With football’s world governing body FIFA at the centre of allegations of corruption and bribery on a huge scale, Aziz Rahman examines how senior figures in any organisation can avoid such problems – and what they must do if faced with such allegations.
The claims against FIFA appear to be increasing by the day. With a large number of senior figures having been arrested and taken for questioning following raids in Zurich coordinated by the FBI and Swiss authorities, FIFA’s activities are under immense scrutiny.
The dramatic events follow years of rumours and allegations regarding the way FIFA was run. While the raids indicated that matters are now being investigated, we have to look behind the news to ask a few important questions. How has such a major organisation found itself in such trouble? What could it – and any other large company or organisation – do to prevent it happening to them? And what approach should anyone take if they find themselves in such a difficult situation?
The chances are that if you know and heed the answers to the first two questions then you may never need the answer to the third.
The FIFA raids show that an international approach is increasingly being taken to corruption, as such activity often transcends borders. This country’s Bribery Act gives the authorities power to prosecute a company with a UK connection for any bribery-related activity that has been carried out in its name anywhere in the world. The Act can make a senior figure in a company personally responsible for the bribery. With punishments including assets seizure, unlimited fines and up to 10 years in prison, this is a responsibility that cannot be taken lightly.
As a blunt answer to our first question, FIFA is in trouble because it has failed to keep an eye on the way its personnel have operated around the globe. So what can organisations do to avoid a FIFA-style problem? Putting it simply, they need to design out the problem: take careful steps to reduce the potential for figures within a company to indulge in bribery and corruption.
Potential for bribery
Companies have to examine what areas of its activities offer the possibility for bribery and which of its management, employees or representatives could be vulnerable to either the giving or receiving of bribes. Procedures must then be amended or introduced to ensure that the organisation’s working practices no longer offer such potential for corruption. For example, changes can be made to the working practices of individuals or departments and the way they interact with other companies and their representatives. The ways in which staff are encouraged report any suspicions of wrongdoing and the way any such reports are acted upon are also crucial factors when it comes to a company preventing and tackling potential corruption.
Some people reading this may feel they would not know where to start when it comes to designing out the potential for corruption. That is not a problem or an excuse for doing nothing. As specialists in business crime, we advise companies and organisations both here and abroad on how to prevent corruption having a role in the way they function. Help is available for the companies and organisations that want to be bribery proof.
Some companies will argue that bribery is an essential part of business in certain parts of the world. Others will quietly say that if you “get away with it’’ then there’s nothing to worry about. But try telling that to FIFA, as investigators go through years of its paperwork and computer records. Or to Rolls-Royce, GlaxoSmithKline, Siemens, Petrobras or any number of major companies who have become the subject of major corruption investigations relating to bribery allegations dating back years or even decades. Many will have thought they had got away with it only for the facts to surface and investigations to begin.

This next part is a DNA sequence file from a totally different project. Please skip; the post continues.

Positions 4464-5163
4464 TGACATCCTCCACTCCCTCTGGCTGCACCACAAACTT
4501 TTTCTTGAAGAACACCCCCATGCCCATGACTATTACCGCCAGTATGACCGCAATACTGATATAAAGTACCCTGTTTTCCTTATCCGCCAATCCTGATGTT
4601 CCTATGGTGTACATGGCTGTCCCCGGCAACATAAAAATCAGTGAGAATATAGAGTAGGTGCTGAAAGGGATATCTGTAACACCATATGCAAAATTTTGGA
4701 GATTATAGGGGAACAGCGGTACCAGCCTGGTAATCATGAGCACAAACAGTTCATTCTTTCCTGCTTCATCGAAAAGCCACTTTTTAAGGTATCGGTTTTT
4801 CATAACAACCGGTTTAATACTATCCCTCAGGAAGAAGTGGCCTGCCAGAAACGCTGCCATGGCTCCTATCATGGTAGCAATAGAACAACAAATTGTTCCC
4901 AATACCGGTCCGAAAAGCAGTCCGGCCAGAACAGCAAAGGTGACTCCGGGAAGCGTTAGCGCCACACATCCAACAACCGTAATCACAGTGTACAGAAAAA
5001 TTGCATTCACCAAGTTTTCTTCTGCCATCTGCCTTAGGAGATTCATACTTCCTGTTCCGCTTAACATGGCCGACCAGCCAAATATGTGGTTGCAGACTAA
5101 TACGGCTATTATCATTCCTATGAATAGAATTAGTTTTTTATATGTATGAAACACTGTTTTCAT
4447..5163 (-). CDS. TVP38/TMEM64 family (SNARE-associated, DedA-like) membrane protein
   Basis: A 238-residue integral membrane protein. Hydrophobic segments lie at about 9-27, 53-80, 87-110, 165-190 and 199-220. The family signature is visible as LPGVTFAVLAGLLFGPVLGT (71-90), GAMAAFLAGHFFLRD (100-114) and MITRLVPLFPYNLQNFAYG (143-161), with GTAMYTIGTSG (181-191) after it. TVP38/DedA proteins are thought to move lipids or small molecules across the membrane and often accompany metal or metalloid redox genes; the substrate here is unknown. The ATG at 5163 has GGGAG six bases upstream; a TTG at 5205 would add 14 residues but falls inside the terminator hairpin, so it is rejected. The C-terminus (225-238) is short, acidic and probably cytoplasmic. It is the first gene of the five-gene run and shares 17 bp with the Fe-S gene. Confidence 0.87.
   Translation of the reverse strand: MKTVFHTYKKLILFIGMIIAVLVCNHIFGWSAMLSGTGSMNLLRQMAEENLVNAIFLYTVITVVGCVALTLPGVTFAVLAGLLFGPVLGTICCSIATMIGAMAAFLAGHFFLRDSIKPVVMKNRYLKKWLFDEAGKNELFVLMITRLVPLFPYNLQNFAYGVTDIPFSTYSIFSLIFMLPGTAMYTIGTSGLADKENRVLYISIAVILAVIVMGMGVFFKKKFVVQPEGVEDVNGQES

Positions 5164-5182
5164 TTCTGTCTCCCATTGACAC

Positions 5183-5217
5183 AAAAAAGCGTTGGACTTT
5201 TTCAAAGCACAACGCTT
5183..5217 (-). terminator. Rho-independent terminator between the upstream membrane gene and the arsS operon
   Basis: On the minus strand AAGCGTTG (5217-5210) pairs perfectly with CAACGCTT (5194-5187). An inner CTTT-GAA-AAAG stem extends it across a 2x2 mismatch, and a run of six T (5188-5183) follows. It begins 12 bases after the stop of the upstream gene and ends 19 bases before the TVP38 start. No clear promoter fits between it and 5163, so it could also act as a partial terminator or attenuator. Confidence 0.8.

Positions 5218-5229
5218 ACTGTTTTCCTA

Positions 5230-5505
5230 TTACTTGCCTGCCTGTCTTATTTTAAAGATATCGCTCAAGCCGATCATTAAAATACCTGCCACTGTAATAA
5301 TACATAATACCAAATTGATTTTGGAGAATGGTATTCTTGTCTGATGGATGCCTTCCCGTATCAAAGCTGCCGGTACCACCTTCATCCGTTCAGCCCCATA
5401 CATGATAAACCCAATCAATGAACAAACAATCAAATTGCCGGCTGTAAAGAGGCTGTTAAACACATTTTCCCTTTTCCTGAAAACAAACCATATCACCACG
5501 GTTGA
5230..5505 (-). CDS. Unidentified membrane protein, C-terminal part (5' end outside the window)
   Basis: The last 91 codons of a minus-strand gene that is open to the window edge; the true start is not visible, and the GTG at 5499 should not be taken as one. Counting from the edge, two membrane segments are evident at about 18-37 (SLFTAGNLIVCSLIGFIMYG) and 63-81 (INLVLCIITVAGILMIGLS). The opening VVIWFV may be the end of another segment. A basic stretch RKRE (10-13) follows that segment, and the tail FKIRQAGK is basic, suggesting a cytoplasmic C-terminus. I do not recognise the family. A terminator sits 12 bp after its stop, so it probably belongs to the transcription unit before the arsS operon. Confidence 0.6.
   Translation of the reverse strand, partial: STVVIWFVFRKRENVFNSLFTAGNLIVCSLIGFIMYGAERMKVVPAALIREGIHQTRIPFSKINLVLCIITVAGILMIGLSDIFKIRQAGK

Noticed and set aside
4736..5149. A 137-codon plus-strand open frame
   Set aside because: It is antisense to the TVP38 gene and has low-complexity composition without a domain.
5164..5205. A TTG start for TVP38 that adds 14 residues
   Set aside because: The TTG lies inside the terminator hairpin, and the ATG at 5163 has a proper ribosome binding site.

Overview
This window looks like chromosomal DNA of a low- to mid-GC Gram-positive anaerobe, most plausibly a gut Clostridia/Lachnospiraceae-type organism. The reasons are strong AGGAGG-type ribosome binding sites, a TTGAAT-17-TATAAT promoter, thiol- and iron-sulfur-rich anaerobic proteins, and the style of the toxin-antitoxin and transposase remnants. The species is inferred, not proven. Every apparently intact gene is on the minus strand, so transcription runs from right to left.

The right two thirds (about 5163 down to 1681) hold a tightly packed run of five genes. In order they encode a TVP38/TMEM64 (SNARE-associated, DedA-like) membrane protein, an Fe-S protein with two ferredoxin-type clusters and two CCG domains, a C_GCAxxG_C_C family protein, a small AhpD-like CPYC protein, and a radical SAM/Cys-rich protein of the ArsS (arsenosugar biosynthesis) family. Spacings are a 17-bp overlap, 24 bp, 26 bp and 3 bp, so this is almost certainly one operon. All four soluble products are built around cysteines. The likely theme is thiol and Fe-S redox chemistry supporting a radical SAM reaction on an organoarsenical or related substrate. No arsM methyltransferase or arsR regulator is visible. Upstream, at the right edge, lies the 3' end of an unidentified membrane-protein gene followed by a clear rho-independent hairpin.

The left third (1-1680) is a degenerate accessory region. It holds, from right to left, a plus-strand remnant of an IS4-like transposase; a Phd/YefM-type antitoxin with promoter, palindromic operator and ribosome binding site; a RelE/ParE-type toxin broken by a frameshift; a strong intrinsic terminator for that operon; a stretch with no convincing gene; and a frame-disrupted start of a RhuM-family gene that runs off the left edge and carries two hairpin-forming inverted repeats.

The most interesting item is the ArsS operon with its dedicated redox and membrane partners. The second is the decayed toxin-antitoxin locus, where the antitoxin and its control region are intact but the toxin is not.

In such a situation, the third question we asked earlier in this article needs to be answered. Should you come under investigation over allegations of bribery, a number of factors are vitally important.
You have to be aware that an investigation can prove costly in terms of time, money and reputation. It is in your interests, therefore, to minimise the likelihood of there ever being one by taking the steps we have outlined in this article. A bi-product of this is that you will be in charge of your affairs; able to record, retrieve and interpret company information at any given time – including any time when investigators may come calling.
If investigations are commenced into a company or organisation then it has to have access to the right legal advice. This is not simply a reflex defence mechanism. Specialists in business crime cases will have experience of dealing with investigators from the likes of the Serious Fraud Office (SFO), National Crime Agency (NCA) and Financial Conduct Authority (FCA). Such specialists will be able to anticipate what questions are likely to be asked, what evidence can be produced to rebut allegations or minimise the scope of accusations.
In such circumstances, anyone under investigation has to have access to solicitors who can mount a robust and proactive defence to challenge the authorities making the allegations. Such a defence starts from the very moment it becomes apparent the authorities are taking an interest in a company. It involves important issues such as making sure investigators do not overstep their legal powers when conducting raids, ensuring a person being investigated has full access to all relevant material that could be used as evidence and challenging, where possible, each and every assumption being made by investigators.
Only then can someone mount the best possible defence.